The best sex scene in “The Grand Seduction” takes place on the phone, but its prurient edge isn’t anything you might imagine. It is eyebrow-raising fun that’s indicative of the whole preposterous story. Actually, the grand seduction of “The Grand Seduction” hardly touches the sexual realm at all.
A motivated citizen of a tiny and economically depressed town on the east coast of Canada drives the whole film on the following premise: “right now, lies is all we got.” To replace local fishermen’s livelihoods that have dried up, a big oil company might be lured to build its “petro-chemical byproduct repurposing” factory. Somehow, fooling the bigwigs is only the background seduction.
The grand seduction involves a man coerced into serving as the doctor for thirty days in Tickle Cove, Newfoundland. Everyone in the town must conspire to convince this so easily fooled city boy that his life belongs in Tickle Cove. Somehow, the biggest obstacle to being awarded the factory is having a resident doctor in a town too isolated to ever attract one. Only the would-be romantic interest refuses to consciously seduce the young physician.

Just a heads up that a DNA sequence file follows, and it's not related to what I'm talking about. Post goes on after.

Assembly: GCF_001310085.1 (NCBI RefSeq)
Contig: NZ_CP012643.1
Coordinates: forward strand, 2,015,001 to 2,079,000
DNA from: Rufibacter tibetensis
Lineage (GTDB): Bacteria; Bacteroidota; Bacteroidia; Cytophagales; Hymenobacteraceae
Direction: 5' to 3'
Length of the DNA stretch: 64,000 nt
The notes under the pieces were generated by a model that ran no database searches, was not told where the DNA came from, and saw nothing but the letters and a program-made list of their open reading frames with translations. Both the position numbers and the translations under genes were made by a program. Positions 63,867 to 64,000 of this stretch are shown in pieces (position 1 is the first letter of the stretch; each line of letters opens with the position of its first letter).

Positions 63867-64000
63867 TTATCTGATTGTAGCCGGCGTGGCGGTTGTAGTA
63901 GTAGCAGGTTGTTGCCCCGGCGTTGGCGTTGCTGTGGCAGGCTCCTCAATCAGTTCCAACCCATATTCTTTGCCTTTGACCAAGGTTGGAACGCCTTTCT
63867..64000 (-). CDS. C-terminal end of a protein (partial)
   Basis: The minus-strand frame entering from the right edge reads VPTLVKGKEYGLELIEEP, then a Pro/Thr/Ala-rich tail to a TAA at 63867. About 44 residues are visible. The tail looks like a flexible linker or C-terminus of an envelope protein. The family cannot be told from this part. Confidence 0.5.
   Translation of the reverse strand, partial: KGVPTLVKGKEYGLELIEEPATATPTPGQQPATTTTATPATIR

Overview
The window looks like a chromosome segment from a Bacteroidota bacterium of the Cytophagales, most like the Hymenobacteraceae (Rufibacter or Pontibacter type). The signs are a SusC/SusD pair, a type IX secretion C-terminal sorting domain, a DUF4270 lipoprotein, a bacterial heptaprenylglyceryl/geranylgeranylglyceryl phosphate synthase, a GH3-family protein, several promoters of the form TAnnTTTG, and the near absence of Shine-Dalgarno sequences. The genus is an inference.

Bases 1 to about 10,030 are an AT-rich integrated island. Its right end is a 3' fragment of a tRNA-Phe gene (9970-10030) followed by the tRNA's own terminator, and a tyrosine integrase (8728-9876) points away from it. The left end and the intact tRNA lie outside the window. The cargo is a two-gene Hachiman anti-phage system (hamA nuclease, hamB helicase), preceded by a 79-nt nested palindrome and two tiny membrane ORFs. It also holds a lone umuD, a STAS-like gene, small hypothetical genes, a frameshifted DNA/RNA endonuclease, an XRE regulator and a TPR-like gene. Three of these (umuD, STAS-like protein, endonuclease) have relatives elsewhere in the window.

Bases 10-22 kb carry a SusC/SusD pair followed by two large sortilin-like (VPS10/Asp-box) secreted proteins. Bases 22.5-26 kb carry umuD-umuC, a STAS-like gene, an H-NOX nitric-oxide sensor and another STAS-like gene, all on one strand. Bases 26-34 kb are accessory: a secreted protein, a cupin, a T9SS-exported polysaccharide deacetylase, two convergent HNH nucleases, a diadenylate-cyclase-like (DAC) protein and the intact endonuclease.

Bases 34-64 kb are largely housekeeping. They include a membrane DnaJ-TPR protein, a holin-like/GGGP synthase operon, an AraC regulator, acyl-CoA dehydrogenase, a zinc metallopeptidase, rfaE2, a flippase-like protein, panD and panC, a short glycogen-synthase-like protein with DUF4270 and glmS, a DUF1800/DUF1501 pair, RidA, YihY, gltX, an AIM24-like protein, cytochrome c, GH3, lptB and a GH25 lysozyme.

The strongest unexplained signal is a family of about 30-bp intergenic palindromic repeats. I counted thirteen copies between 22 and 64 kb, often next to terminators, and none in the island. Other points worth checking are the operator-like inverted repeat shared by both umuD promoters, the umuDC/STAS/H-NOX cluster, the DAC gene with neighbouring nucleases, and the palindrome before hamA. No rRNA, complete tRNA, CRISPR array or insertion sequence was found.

All the obstacles and lies tossed together make for a movie experience held together by makeshift planning and spontaneous blarney. It’s spun by a sort of middle aged and an old aged version of adorable (Brendan Gleeson and Gordon Pinsent). They hold it together well enough, with the necessary complement of awkwardly committed sustainers of the web of lies. Taylor Kitsch plays Dr. Duped, a handsome puppy of a man, with the same charm as most everyone else in this likable flick.
The script shrugs through the truth of that “petro-chemical byproduct repurposing” factory as it skittles, all in all, through the truth about lying.
Track down “Waking Ned Devine” to see this sort of quaint and quirky artifice done better, but it’s no lie that “The Grand Seduction” is a satisfying trip to the movies.